I tried what you said but even [self performSelector:@selector(getOriented) withObject:nil afterDelay:10.0f]; did not have any effect –  misty Jul 22 '09 at 7:21
    
What do you mean by "did not have any effect"? Do you mean it's still UIDeviceOrientationUnknown after the delay? You may need to call [[UIDevice currentDevice] beginGeneratingDeviceOrientationNotifications] during launch to make sure the orientation is getting updated. –  Daniel Dickison Jul 22 '09 at 14:22
    
Yes, I mean it's still UIDeviceOrientationUnknown after the delay. [[UIDevice currentDevice] beginGeneratingDeviceOrientationNotifications] is being called in - (void)applicationDidFinishLaunching:(UIApplication *)application { Are you suggesting I need to activate it earlier? –  misty Jul 22 '09 at 16:05
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Mort, these answers seem somewhat of a red herring; I can't see why you can't use the following built-in method for a UIViewController class:

-(void) didRotateFromInterfaceOrientation:(UIInterfaceOrientation)fromInterfaceOrientation {}

This method gets called automatically after a rotation has occurred (rather than with shouldAutorotateToInterfaceOrientation which only tells you it's about to happen). Handily, the variable 'fromInterfaceOrientation' contains the previous orientation. As the documentation also says, you can assume that the interfaceOrientation property of the view has already been set to the new orientation, so you then have one method with access to the old orientation and the new!

If I've missed something and you've already dismissed being able to use this method, my apologies! It just seems odd that you're creating and storing a variable for the "previous orientation" when it's provided for free in the above method.

Hope that helps!

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That would work if I was planning on rotating the interface, which I do not want to do. –  misty Jul 25 '09 at 7:08
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Use this for the orientation of the UI if you need to determine what way are you pointing.

Not 100% sure this is right but going off the top of my head:

[[[UIApplication sharedApplication] statusBar] orientation]
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A more complete example on how to obtain device orientation from accelerator readings can be found here As the solution relies on accelerator readings, it wouldn't work on the simulator, so you'll have to work on the device... still looking myself for a solution that works on the simulator.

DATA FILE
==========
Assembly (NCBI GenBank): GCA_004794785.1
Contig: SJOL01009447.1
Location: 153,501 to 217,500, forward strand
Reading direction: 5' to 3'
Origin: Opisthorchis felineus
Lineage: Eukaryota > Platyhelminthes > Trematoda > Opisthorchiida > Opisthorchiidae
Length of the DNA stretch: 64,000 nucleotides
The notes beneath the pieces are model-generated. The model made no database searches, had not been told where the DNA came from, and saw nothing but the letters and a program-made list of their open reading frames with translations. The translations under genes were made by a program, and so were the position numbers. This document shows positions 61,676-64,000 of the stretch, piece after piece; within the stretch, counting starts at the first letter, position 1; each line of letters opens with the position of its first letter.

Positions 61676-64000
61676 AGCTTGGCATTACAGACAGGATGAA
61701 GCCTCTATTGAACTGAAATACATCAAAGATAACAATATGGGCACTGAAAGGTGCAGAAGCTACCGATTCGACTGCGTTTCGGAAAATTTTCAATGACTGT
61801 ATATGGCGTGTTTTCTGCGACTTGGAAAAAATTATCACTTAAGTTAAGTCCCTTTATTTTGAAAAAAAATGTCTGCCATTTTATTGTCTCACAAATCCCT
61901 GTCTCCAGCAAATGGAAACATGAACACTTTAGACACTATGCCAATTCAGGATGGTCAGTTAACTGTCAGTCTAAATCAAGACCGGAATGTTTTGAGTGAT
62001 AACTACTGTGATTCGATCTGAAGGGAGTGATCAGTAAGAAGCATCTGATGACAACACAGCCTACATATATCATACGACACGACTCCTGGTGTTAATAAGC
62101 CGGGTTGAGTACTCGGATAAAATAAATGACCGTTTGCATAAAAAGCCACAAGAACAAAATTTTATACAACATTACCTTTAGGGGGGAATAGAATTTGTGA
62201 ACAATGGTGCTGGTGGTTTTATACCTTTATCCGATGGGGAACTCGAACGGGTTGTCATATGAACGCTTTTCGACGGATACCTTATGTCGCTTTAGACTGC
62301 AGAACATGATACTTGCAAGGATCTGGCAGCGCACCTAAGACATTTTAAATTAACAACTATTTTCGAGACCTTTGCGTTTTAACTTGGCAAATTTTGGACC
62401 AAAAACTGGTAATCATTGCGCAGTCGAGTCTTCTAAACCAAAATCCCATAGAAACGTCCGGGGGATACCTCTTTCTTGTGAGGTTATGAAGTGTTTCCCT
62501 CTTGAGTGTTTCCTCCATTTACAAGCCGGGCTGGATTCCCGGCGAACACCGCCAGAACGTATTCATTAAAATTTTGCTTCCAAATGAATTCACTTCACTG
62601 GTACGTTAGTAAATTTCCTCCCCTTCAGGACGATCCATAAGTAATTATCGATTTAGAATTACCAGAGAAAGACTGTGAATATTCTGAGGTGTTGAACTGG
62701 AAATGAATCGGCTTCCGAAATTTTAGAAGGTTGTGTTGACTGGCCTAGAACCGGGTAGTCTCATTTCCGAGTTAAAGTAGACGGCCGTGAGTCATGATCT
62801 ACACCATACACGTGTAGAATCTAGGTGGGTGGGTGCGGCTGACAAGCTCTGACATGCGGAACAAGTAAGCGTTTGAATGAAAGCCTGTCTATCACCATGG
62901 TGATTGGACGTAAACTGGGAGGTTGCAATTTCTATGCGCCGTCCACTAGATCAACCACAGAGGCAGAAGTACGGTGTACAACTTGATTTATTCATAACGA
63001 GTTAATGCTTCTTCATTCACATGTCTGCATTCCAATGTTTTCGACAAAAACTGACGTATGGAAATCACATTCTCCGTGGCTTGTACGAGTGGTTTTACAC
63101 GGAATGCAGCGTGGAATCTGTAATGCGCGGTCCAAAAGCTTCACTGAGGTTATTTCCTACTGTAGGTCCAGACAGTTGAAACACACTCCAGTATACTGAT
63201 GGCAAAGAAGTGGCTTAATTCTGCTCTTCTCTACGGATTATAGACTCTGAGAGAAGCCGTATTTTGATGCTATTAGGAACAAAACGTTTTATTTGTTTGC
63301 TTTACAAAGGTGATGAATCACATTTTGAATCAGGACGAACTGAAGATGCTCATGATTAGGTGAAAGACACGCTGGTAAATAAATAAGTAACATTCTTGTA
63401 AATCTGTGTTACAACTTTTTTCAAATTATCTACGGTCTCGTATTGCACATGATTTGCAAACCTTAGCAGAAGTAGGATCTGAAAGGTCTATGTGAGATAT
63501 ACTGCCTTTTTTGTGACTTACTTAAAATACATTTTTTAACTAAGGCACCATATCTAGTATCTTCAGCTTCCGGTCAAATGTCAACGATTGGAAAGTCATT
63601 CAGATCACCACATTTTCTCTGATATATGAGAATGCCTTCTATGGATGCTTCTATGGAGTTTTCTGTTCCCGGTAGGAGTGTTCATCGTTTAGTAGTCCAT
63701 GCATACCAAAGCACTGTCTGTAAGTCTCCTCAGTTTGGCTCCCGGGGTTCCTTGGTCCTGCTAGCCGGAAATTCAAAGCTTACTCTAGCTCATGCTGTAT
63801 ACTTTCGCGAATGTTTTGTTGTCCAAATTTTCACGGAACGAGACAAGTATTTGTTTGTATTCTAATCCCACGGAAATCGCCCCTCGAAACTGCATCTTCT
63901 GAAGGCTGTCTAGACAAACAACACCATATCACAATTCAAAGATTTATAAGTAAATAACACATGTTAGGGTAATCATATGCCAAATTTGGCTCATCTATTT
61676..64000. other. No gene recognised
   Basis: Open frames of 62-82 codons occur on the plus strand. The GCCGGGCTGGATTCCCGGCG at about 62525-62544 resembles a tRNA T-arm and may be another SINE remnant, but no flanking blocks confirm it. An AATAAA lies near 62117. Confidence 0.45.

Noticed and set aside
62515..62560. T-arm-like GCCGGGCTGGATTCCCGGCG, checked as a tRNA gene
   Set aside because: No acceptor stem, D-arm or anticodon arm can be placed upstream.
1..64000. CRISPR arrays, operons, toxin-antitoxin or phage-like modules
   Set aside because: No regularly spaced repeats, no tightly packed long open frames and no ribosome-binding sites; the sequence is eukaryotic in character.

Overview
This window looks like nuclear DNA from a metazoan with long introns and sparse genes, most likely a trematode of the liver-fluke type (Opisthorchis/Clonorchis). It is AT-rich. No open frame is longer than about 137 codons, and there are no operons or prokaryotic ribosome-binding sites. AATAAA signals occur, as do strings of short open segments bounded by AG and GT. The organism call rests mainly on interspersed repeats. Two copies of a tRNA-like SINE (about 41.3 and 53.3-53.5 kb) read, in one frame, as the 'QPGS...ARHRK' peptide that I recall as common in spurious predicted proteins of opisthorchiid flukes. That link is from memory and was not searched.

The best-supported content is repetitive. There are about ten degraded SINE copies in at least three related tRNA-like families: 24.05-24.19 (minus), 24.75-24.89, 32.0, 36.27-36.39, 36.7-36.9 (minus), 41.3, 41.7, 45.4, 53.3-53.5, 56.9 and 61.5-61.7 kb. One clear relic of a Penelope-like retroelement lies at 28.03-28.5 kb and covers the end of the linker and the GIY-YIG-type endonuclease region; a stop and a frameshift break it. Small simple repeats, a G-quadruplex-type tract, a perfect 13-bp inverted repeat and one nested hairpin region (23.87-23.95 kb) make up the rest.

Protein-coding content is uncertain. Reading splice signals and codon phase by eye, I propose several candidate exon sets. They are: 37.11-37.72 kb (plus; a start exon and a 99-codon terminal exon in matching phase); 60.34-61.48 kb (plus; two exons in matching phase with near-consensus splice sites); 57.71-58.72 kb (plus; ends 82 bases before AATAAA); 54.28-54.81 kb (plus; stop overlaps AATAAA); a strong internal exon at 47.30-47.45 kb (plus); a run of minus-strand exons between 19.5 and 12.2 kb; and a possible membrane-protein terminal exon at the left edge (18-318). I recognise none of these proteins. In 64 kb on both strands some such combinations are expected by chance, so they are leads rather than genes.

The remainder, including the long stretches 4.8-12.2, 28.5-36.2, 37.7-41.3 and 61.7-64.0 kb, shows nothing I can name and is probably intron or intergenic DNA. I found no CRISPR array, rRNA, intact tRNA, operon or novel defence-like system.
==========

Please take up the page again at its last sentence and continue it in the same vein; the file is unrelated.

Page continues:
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Here's one way to get the orientation when the app first loads and the UIDeviceOrientation is set to UIDeviceOrientationUnknown. You can look at the transform property of the rotated view.

if(toInterface == UIDeviceOrientationUnknown) {
    CGAffineTransform trans = navigationController.view.transform;
    if(trans.b == 1 && trans.c == -1)
        toInterface = UIDeviceOrientationLandscapeLeft;
    else if(trans.b == -1 && trans.c == 1)
        toInterface = UIDeviceOrientationLandscapeRight;
    else if(trans.a == -1 && trans.d == -1)
        toInterface = UIDeviceOrientationPortraitUpsideDown;
    else
        toInterface = UIDeviceOrientationPortrait;
}
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In response to your comment, I thought I could better put code here than in a comment (though really Daniel deserves credit here):

in applicationDidFinishLaunching:

[self performSelector:@selector(getOriented) withObject:nil afterDelay:0.0f];

Then you just need the method to call:

- (void) getOriented 
{ 
   UIDeviceOrientation orientation = [[UIDevice currentDevice] orientation];
   // save orientation somewhere
}
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I tried what you said but even [self performSelector:@selector(getOriented) withObject:nil afterDelay:10.0f]; Did not have any effect –  misty Jul 22 '09 at 7:20
    
What was the orientation when it was called ten seconds later? It seems like after ten seconds the orientation should be set... or at that time, simply ask the main view controller what its orientation is. –  Kendall Helmstetter Gelner Jul 22 '09 at 19:18
    
it was UIDeviceOrientationUnknown –  misty Jul 22 '09 at 19:59